How Cheap Will Algae Biofuel Really Get?

A bit energy wonky but interesting: The Oil Drum has a breakdown of a recent Department of Energy presentation on current cost of various renewable fuels and how inexpensive DoE thinks those analyzed might get over the next five years.

What caught my attention most is the state of algae biofuels (mostly because I've been thinking about how we're ever going to be able to keep flying without fossil fuels and algae is one of the few biofuels still in the running without serious land use and/or human rights and/or yield issues).

DoE looked at both triglycerides and finished diesel produced from algae, in either open ponds or photobioreactors.

Let's just look at the finished fuel: Algae diesel produced in open ponds currently is at $10.66 per gallon; from bioreactors it's $19.89 per gallon.

Where DoE thinks we're going: In the most optimistic case, algae diesel from open ponds may get down to $6.10 per gallon, $10 per gallon from bioreactors.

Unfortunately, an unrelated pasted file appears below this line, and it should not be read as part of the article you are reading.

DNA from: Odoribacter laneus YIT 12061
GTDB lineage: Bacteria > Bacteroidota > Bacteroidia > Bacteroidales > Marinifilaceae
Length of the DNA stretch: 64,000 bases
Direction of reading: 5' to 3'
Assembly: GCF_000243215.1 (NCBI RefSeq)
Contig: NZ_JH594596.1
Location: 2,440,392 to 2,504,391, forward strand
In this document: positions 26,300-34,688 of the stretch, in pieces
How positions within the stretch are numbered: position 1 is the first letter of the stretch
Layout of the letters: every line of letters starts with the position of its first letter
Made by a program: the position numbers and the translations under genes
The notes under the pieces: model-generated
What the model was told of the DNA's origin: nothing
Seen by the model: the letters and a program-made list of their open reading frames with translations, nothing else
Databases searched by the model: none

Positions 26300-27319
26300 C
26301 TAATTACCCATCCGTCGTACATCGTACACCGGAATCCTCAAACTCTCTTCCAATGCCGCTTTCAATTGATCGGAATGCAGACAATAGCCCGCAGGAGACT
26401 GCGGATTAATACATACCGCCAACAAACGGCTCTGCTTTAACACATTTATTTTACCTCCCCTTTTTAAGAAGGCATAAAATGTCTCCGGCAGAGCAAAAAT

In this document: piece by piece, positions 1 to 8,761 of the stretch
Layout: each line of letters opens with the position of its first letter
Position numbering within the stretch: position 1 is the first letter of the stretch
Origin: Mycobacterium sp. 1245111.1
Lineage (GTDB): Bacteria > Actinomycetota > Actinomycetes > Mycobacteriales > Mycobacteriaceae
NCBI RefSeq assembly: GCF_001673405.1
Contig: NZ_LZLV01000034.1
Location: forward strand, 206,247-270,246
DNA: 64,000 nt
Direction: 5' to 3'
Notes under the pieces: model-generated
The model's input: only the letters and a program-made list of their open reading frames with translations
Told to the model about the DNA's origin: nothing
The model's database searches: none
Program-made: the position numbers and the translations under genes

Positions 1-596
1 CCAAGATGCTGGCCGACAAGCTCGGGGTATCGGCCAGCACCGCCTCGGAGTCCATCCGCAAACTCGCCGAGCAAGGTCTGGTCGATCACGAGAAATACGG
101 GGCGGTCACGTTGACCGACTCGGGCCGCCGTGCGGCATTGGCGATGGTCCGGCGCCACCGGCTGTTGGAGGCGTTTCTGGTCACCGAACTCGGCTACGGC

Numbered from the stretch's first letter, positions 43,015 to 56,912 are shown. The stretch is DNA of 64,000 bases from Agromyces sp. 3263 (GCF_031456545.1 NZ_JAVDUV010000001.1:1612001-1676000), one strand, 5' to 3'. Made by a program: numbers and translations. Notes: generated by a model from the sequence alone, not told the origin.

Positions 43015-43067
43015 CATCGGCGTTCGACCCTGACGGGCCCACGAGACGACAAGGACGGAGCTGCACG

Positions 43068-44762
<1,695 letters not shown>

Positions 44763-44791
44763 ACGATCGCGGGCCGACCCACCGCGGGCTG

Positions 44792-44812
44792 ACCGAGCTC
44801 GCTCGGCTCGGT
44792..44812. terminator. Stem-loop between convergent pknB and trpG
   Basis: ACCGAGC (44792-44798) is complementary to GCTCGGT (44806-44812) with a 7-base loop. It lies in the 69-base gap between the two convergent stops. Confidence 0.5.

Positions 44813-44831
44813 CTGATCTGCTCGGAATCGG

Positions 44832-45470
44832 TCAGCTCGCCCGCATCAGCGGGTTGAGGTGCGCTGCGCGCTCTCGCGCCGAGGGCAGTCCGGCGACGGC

No word on whether these prices are based on full-cost pricing (where all the environmental externalities are accounted for). I suspect not. But for a point of comparison, for gasoline, if you take into all its costs, it really should be about $15 per gallon.

How Cheap Will Algae Biofuel Really Get?
Some new analysis from the Department of Energy shows that algae-based diesel will fall in price, but still be higher than what Americans are used to paying.

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